We’ve already learned about dotted lines, glyphs, zig zag lines, and black & white effects, so I bet you’re wondering what could possibly come next. Today we’re going to use clipping masks to make a thank you card.
I know, I know, what a strangely specific thing to write about, right? But when I read Starfish‘s post about thank you cards, I started wondering how else you could incorporate wedding photos into thank you cards— aside from the liners she made—besides the standard photo with ‘thank you’ on top.
This is what I think of when I typically think of a wedding thank you card (Well, at least before I started reading Weddingbee and finding out about all those great ideas, anyway!):
Okay, here we go! I took a ton a screen shots, but I promise, this is totally doable for beginners because it’s soooo easy!
A quick FYI to avoid confusion: Masks (aside from specific clipping masks) in Photoshop are different than making a clipping mask in Illustrator. This post is just about Illustrator.
Pretend you got married on a beach and want to put that photo on your card, like this photo. You can use any photo though, even one of you making kissy faces your new hubby. This is how you would do it.
For this, I highly recommend using a bold and/or condensed typeface. They’ll work the best. Here are some examples (I’m using Poplar).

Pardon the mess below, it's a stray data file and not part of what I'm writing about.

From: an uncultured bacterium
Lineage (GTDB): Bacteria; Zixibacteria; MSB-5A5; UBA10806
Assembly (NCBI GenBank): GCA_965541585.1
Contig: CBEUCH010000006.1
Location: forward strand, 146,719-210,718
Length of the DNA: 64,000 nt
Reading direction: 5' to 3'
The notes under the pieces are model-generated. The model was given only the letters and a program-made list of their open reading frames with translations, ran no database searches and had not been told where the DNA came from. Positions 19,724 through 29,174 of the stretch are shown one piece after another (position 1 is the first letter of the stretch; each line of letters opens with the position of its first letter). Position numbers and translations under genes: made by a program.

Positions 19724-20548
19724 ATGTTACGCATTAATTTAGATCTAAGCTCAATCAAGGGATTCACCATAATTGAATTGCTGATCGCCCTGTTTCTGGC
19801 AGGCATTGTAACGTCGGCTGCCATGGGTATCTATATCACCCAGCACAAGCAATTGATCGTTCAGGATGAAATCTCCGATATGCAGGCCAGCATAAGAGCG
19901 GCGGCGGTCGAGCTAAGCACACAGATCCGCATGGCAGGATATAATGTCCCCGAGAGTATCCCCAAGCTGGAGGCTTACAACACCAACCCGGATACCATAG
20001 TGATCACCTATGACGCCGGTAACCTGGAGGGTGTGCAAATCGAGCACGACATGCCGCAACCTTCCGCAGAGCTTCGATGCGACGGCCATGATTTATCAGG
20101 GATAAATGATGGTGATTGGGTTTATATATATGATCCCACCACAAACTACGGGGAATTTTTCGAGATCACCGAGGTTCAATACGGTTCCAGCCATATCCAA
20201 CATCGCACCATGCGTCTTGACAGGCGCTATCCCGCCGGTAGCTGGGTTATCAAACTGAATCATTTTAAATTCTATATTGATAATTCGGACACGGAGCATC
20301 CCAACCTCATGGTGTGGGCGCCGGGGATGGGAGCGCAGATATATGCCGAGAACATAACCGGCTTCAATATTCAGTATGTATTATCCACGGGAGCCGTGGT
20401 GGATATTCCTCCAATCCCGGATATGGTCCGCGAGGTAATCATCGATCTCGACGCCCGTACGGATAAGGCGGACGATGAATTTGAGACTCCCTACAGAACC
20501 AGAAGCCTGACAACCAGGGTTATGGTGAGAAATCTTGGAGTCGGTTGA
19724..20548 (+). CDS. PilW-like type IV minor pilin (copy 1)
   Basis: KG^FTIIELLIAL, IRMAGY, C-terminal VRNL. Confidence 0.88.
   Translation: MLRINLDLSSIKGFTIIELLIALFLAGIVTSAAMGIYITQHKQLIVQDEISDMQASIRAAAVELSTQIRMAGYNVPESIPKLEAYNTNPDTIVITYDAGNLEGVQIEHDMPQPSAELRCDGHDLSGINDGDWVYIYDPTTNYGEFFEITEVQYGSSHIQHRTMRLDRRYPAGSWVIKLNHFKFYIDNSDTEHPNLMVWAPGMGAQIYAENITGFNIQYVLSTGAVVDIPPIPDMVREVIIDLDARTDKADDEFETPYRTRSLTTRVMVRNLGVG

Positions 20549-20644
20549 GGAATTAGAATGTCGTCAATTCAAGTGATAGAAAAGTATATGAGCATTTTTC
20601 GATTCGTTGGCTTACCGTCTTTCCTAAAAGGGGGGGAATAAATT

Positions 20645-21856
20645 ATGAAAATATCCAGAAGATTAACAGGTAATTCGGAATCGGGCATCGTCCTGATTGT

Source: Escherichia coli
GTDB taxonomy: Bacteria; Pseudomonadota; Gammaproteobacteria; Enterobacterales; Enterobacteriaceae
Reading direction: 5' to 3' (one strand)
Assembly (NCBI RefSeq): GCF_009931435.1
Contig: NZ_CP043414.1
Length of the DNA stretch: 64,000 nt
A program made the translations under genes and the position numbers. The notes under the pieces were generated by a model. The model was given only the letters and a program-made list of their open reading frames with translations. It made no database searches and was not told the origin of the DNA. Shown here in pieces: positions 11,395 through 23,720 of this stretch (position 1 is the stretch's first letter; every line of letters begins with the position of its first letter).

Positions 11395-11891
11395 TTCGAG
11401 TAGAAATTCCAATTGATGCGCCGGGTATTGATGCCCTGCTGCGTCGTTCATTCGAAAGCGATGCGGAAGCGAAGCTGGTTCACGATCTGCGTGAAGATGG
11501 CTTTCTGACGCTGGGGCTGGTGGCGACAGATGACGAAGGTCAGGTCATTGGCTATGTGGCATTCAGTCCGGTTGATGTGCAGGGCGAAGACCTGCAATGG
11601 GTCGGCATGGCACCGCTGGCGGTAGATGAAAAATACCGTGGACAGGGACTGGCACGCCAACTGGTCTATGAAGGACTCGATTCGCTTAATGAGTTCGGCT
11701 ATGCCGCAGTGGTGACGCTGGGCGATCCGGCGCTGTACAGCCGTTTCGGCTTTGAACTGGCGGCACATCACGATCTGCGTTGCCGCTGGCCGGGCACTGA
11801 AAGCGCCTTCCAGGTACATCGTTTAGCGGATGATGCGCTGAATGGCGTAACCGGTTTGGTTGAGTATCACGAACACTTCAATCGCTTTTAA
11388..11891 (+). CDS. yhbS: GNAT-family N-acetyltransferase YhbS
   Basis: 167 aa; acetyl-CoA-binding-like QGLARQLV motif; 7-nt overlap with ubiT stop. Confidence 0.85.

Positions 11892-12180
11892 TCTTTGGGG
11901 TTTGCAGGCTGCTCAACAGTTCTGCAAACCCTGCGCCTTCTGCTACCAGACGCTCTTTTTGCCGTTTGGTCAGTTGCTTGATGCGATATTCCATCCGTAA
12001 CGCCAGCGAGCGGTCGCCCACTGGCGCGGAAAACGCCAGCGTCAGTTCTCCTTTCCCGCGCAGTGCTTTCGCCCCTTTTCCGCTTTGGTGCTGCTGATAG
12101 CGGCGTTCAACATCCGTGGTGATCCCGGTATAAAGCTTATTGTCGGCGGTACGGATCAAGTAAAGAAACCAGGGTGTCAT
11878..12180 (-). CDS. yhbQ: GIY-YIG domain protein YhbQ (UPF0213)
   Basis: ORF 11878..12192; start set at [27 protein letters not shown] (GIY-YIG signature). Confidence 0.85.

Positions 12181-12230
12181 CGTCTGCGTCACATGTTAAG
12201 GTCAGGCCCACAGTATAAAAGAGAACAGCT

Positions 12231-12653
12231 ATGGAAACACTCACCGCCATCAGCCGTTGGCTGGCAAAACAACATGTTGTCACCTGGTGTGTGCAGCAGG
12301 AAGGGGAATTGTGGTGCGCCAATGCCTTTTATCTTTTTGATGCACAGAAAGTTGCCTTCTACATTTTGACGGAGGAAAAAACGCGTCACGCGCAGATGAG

Step 1) Place your image into Illustrator by going to File > Place and selecting the image you wish to use.
Step 2) Make a new text box and type thank you in the typeface you wish. I made the “you” a little extra big because I’m cool like that.
Step 3) Click on your “Thank You” to select it and place it on top of your image.
Note: in order for this to work, the words have to be on the top. If they’re not, bring it to the front by going to Object > Arrange > Bring to Front.
Here’s the thank you on top of the image:
Step 4) Click on your “thank you” to select it and choose Type> Create Outlines.
Step 5) Select your “Thank You” and choose Object > Compound Path > Make.
After you chose “Compound Path” this is what your “thank you” will look like:
Step 6) Here’s where the magic happens! Select both the image and the “thank you” and click Object > Clipping Mask > Make.
It’s that simple! There you have it!
Good work, team!
Anybody else making clipping masks? Better yet, any ideas for future posts (aside from scalloped edges— they are on the way soon!)?